26 August 2014
Addiction and survival with HIV
In Canada and other high-income countries and regions such as Australia, the U.S. and Western Europe, the widespread availability of potent combination anti-HIV therapy (commonly called ART or HAART) since 1996 has resulted in a large decrease in deaths from AIDS-related infections. The power of ART is so profound that researchers increasingly expect that a young adult who is infected today and who begins ART shortly thereafter will likely live into his or her 80s.
However, this optimistic forecast can only occur if patients are able to take ART every day, exactly as directed, and if there are no serious co-existing health conditions such as untreated addiction, unmanaged mental and emotional health issues and uncontrolled infections with liver-injuring germs such as hepatitis B or C viruses.
As AIDS-related infections have declined among ART users, researchers are finding that health problems unrelated to HIV are becoming more of an issue. For instance, problems affecting the heart and circulatory system, the lungs, the liver and the kidneys are of rising interest in the current era.
A Swiss study
Researchers in Switzerland recently investigated the impact of the use of street drugs on the health and well-being of HIV-positive people. They found that people who engaged in drug use—whether or not drugs were injected or taken by other means—had reduced survival compared to HIV-positive people who did not use drugs. This impact on survival occurred because researchers found that addiction and its consequences likely had multiple effects on the lives of some HIV-positive people, causing interruptions in therapy, disengagement in care and other unfortunate outcomes.
In an editorial in the journal Nature earlier this year, researchers summarized the biological issues associated with drug use and addiction in the following way:
“[Magnetic resonance images] of the brains [of drug users] show alterations in regions crucial to learning and memory, judgment and decision-making, and behavioural control. Drugs imitate natural [chemical signals], resulting in false or abnormal messages being sent [within the brain]. The brain’s central reward system is overstimulated and flooded with the [chemical signal] dopamine. The brain adapts to this flood by turning down its ability to respond to dopamine so [drug users] take more and more of the drug to [inadvertently] push dopamine levels higher.”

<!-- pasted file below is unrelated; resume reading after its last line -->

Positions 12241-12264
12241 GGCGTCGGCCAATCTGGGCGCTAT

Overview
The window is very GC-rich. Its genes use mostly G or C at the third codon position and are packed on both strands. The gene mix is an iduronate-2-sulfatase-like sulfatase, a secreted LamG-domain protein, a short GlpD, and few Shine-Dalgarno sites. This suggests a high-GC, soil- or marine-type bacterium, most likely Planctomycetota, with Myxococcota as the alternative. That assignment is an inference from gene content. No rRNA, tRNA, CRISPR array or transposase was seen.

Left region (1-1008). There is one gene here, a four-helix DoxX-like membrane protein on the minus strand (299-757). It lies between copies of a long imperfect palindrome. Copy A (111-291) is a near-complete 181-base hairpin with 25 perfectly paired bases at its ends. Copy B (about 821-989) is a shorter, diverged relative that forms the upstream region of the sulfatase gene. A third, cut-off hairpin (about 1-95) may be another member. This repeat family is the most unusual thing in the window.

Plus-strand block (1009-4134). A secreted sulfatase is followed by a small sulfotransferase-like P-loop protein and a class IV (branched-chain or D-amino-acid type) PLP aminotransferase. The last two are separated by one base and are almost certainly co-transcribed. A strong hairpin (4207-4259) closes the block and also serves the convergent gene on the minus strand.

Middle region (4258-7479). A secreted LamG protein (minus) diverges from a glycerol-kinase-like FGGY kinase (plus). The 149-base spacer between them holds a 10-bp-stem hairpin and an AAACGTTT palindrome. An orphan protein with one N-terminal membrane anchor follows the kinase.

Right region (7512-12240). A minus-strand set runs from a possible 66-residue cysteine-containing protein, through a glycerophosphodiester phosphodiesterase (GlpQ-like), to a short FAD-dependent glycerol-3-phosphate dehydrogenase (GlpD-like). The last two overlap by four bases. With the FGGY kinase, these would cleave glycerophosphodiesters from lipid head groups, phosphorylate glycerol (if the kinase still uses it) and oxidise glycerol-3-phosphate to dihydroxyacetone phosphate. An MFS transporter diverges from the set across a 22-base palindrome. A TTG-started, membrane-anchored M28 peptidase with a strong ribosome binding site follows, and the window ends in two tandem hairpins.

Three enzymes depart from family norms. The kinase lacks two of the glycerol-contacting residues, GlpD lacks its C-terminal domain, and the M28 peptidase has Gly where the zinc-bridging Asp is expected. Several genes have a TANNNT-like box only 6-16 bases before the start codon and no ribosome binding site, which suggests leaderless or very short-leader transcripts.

The editorial added: “And the triggering of subconscious memory systems leads to conditioning, so environmental cues such as particular people or places set off uncontrollable cravings.”
The loss of insight
Indeed, drugs can change the brain and force people to reprioritize their goals so that addiction can eventually take priority over food and other needs. Emerging research with people addicted to cocaine suggests that this drug can impair the part of the brain that helps people have insight and self-awareness about their condition. This finding is important because this loss of insight is largely attributed to psychological issues such as denial or wanting to minimize self-awareness of addiction or a loss of willpower.
Hopefully, in the future, more people will become aware of the link between addiction and the biological rationale for the loss of insight that can occur and will therefore be more understanding about addiction issues.
People who use street drugs need help and encouragement to begin the process of recognizing, breaking free and staying free from addiction. For long-term recovery from addiction, it is particularly important that the mental health and emotional issues that can underpin substance use be addressed. This means that people struggling with recovery from addiction should be able to receive a range of services as needed, including advice, referrals and counselling from social workers, psychologists, psychiatrists and family doctors. Such a broad range of services—including screening for hepatitis C virus infection, referrals for assistance with housing and learning to cope with everyday tasks necessary for living—is necessary because entrenched addiction can have an equally broad impact on a person’s life and ability to function. Unless the underpinnings of addiction can be addressed, the tremendous life-prolonging potential of ART will not be seen in all populations hit hard by HIV.
The next CATIE News bulletin will focus on the Swiss study mentioned earlier in this report.
—Sean R. Hosein
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